Nature: sweet, sour, astringent, warm
Enters: Large Intestine, Stomach, Spleen
Actions: Astringes the large intestine; stops diarrhea; stops bleeding; promotes wound healing.
• Yang deficiency cold: chronic diarrhea, dysentery, especially with blood and mucus (not for damp-heat) or chronic uterine bleeding, excessive menstruation, leukorrhea, bleeding prolapsed rectum.
• Topical: for bleeding from trauma, chronic non-healing sores, weeping damp sores.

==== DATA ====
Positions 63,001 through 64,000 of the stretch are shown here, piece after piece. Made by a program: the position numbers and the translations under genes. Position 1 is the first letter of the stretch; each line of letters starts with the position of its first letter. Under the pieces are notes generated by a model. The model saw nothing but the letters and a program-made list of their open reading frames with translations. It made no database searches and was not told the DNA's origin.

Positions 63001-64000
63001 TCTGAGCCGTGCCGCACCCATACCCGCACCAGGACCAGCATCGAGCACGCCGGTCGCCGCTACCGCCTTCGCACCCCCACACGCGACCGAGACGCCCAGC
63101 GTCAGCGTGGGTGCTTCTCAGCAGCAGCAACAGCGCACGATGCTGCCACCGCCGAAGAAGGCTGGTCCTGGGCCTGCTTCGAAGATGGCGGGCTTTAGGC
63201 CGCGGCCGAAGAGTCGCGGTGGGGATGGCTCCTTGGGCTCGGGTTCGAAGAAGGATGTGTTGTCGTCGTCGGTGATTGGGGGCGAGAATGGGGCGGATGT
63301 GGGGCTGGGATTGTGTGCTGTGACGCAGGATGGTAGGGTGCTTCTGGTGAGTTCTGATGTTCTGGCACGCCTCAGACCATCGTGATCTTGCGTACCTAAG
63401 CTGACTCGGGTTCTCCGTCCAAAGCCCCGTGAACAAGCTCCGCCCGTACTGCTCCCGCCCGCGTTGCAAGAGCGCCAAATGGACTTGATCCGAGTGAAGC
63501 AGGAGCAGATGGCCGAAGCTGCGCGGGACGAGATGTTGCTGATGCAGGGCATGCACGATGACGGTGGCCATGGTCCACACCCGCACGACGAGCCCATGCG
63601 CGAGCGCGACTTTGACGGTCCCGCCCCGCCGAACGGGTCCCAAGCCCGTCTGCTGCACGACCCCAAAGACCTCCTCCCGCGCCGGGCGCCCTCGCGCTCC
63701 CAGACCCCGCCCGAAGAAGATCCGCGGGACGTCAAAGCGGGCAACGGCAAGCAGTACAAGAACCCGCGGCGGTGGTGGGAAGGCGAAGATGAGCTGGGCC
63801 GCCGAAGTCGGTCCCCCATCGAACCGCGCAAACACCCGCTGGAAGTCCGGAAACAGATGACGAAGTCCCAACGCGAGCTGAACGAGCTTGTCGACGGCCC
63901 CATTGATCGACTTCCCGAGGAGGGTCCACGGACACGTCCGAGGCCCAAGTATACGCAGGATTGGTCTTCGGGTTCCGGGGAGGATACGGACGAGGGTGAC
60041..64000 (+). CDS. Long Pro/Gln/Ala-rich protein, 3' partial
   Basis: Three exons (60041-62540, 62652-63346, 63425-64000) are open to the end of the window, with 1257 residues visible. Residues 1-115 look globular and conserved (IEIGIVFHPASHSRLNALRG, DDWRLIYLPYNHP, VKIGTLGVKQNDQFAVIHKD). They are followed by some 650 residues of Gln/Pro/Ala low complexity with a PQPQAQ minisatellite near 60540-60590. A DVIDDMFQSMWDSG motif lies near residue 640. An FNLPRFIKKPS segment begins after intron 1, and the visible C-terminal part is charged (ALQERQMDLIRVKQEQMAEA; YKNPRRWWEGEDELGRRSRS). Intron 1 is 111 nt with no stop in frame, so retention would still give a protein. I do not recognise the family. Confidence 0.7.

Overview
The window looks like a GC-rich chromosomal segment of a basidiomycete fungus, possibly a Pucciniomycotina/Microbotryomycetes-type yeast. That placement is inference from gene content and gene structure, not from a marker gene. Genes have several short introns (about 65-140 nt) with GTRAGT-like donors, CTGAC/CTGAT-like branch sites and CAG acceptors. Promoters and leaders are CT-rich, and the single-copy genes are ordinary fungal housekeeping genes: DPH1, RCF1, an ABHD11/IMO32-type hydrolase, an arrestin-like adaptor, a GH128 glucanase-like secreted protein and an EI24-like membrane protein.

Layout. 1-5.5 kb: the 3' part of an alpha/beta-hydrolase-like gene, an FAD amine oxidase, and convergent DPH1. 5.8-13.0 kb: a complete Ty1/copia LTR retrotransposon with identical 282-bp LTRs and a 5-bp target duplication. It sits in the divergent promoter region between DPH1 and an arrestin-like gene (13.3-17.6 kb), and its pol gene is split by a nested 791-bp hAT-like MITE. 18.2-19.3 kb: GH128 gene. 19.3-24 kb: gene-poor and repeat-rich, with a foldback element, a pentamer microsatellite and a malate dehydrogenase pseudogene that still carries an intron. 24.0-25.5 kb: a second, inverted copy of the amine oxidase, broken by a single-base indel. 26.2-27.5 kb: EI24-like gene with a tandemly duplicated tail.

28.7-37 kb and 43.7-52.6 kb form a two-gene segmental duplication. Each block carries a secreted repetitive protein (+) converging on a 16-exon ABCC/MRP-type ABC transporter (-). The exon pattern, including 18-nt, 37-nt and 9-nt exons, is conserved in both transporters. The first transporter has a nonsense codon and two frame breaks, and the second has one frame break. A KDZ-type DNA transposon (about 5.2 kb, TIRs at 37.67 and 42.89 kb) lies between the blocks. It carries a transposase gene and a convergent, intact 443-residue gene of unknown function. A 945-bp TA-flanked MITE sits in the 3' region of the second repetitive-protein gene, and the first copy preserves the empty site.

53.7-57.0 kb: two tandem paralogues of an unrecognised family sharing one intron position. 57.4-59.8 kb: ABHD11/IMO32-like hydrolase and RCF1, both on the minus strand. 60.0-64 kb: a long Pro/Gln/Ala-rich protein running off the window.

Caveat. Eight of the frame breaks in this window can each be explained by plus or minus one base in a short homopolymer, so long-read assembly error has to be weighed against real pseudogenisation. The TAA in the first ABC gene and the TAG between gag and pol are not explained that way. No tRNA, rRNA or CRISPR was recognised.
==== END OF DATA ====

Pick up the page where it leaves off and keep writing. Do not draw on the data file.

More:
• Usually calcined before use.
• Kaolin/kaolinite, one form of clay used as this herb is where the “Kao” in the popular diarrhea remedy Kaopectate came from (the “pect” part came from pectin). Kaopectate is now bismuth subsalicylate.
• The two main forms of clay used as this medicine, kaolinite and halloysite both have the same basic chemical structure: Al2Si2O5(OH)4. As 1:1 “alumino-silicate clay minerals,” they are rich sources of aluminum, which makes Chi shi zhi probably not safe for long term consumption, due to the potential neurotoxic role of aluminum. It may even be worth retiring from the contemporary Chinese medicinal pharmacopaeia.
Hsu: Anti-diarrheal, absorbs abnormally fermented food in the intestines and protects intestinal mucosa; hemostatic.
SD: May help antidote mercury poisoning.